but one month later
for your eternal home
and I try not to wither away
A year ago today is when we got our first indication that our world was about to change. I won’t go into all the details, but when I realized Chuck was yellow, jaundiced, I knew I had to get him to the ER. I drove him to the Medical West ER in Hoover but had to drop him off because the Covid restrictions were already in place.
We were under contract on our house already. I went home to take care of marking our electrical box per the inspection, via a wonderful young man who walked me through it by phone and would not let me pay him.
Within an hour Chuck called. They had done a scan and found a mass on his pancreas. When I went to pick him up he was standing outside on the curb, looking so lost.
That day was the only time I remember him really crying. This gentle giant of a man curled up in our big brown chair in the living room and said, “I wonder who will be my pallbearers?”
Then he began his brief fight against the monster that raged within him. Pancreatic cancer. Our journey brought our children back together and then took us to Jacksonville where Chuck died two months after we first heard the words “mass on the pancreas”.
He had no pallbearers, but he is buried in a beautiful cemetery, along with his great-nephew, Wyatt. I can’t say life has gone on without him because he is a part of everyday for me. I see him in the kindness of his daughters and the laughter of his sons. I watched my grandson Everett play chess last Saturday with one of my son’s friends and I thought of how Chuck played chess with him even when he was ill. I’m grateful Everett will have those happy memories of Grandpa.
“Displaced souls roam every city in every country.” – Ilana Manaster, One of the Crowd, Real Simple – 2017
I know what it feels like to be a displaced soul. I felt pretty much like that the whole six years we lived in Birmingham. It was a beautiful place, but it was never home. I don’t mean to dishonor Chuck when I say that, because where he was, that was home for me. But, I think he felt the same way. We both felt uprooted.
Now I’m “home”, but he’s not here, and once again I don’t quite feel at home. But it’s different, because I do have family here, and numerous friends. I’m in the town where I grew up. It’s changed a lot, but still familiar. The Maxwell House Coffee drifting across the St. Johns River smells the same. The ocean, though constantly changing, is the same. I can still drive by my childhood home and my high school.
So now, as I prepare to move for the third time in less than a year, I think about how to put down roots in Tampa. God willing, I won’t move again. I long to live there and serve God to the end of my days. To make a home for my family, my friends, and other sojourners, for I have to remind myself that, ultimately, I’m just a sojourner on this earth.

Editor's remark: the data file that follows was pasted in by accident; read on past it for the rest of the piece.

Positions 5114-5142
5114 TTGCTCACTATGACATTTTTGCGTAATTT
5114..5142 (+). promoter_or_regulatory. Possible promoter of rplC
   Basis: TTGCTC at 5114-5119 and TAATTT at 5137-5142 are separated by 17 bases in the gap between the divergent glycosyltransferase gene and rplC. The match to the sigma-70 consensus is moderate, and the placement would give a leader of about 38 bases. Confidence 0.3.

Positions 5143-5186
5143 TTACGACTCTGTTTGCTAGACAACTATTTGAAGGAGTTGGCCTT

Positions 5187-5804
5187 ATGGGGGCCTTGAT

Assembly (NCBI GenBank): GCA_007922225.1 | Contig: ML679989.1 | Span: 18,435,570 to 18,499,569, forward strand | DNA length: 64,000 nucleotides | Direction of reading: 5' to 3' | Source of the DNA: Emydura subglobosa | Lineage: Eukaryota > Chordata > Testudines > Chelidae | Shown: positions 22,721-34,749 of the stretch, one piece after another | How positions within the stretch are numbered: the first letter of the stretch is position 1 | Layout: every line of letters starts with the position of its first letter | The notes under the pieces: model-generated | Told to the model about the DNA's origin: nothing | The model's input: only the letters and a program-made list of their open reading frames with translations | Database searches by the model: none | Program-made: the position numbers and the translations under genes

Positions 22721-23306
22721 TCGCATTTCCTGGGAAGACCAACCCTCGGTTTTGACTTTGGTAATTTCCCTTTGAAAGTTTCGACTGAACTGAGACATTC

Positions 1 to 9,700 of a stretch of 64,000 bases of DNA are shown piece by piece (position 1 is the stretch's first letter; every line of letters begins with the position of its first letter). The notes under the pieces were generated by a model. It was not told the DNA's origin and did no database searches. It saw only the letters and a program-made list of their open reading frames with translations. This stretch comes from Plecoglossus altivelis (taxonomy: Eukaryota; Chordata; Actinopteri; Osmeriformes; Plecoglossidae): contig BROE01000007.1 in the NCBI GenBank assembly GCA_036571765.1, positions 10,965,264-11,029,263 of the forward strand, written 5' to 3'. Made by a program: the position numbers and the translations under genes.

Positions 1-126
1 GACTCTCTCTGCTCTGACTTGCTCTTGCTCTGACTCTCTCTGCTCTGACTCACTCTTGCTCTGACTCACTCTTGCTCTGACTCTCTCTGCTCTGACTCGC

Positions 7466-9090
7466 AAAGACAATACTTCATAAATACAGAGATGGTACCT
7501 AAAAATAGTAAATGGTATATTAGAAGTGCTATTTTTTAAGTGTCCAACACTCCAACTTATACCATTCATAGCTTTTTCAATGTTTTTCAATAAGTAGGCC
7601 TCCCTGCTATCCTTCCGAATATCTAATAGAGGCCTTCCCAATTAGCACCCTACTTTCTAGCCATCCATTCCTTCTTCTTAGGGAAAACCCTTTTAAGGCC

These all died in faith, not having received the promises, but having seen them afar offwere assured of them, embraced them and confessed that they were strangers and pilgrims on the earth. For those who say such things declare plainly that they seek a homeland. Hebrews 11:13-14
“Death leaves a heartache no one can heal – Love leaves a memory none can steal.”– from a headstone in Ireland
If I didn’t have photos, I’d still have memories, but I am so thankful for all the pictures I have to look back on and smile, even though sometimes the smile is between tears sliding down my cheeks. I may have too many photos, but that’s in large part because I am the keeper of the bulk of the pictures that were left behind by Mom and my mother-in-law.
Now in the digital age nearly everyone takes multiple photos on a daily basis. Back as a young teen when I first had a camera, I never knew until I got my developed film just what images I had captured. It was always a thrill to drive up to the Photo Bug to pick up my envelope of photographs.
I look forward to making more memories, taking more pictures, and one day passing them on for others to treasure.
Elderly Cindy takes it all in stride. “My daddy was a farmer. He used to say the only difference between an adventure and an ordeal is how you look at it.” – from Sean of the South‘s blog
Moving can be an ordeal or an adventure. Or both. For me, it’s both this time. The ordeal part is no more than anyone else experiences in moving. After what I’ve been through the past eight months it seems it’s actually going to be a piece of cake.
This is my third move in less than a year. The first two were far from being an adventure. They were an apartment and a house chosen for convenience. This next one has been chosen for a home. The adventure will be in turning it into a home. The adventure will be being with my grandkids. I’m ready.
Surely goodness and mercy shall follow me all the days of my life; and I will dwell in the house of the Lord Forever. – Psalm 23:6